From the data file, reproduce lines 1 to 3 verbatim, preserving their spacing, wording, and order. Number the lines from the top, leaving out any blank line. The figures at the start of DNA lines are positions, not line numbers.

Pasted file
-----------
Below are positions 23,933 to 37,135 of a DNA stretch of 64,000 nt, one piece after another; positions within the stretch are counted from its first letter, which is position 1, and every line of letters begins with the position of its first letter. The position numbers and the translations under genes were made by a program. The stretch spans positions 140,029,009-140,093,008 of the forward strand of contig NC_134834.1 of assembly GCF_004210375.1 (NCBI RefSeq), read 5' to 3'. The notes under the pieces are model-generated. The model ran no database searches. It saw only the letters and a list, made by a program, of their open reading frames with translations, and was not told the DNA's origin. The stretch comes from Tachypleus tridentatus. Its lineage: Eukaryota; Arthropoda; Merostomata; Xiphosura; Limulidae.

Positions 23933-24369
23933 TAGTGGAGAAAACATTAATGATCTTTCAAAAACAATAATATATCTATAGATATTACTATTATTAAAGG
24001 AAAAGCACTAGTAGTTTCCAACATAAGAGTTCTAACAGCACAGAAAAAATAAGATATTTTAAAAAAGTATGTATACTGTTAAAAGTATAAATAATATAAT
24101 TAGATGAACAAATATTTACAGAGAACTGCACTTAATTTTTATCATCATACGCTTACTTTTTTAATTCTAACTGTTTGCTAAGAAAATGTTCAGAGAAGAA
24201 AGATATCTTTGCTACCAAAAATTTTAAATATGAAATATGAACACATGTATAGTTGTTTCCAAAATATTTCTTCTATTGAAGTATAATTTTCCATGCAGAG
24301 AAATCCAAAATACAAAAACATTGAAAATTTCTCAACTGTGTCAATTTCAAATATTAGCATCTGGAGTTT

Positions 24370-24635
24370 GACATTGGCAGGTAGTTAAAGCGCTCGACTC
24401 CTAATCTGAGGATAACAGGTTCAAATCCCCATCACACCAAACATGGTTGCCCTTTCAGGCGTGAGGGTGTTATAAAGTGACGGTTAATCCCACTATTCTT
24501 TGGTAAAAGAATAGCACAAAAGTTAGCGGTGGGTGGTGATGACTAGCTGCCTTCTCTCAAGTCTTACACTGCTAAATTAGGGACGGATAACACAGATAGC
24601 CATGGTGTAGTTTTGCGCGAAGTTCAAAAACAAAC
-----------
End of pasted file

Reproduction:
Below are positions 23,933 to 37,135 of a DNA stretch of 64,000 nt, one piece after another; positions within the stretch are counted from its first letter, which is position 1, and every line of letters begins with the position of its first letter. The position numbers and the translations under genes were made by a program. The stretch spans positions 140,029,009-140,093,008 of the forward strand of contig NC_134834.1 of assembly GCF_004210375.1 (NCBI RefSeq), read 5' to 3'. The notes under the pieces are model-generated. The model ran no database searches. It saw only the letters and a list, made by a program, of their open reading frames with translations, and was not told the DNA's origin. The stretch comes from Tachypleus tridentatus. Its lineage: Eukaryota; Arthropoda; Merostomata; Xiphosura; Limulidae.

Positions 23933-24369
23933 TAGTGGAGAAAACATTAATGATCTTTCAAAAACAATAATATATCTATAGATATTACTATTATTAAAGG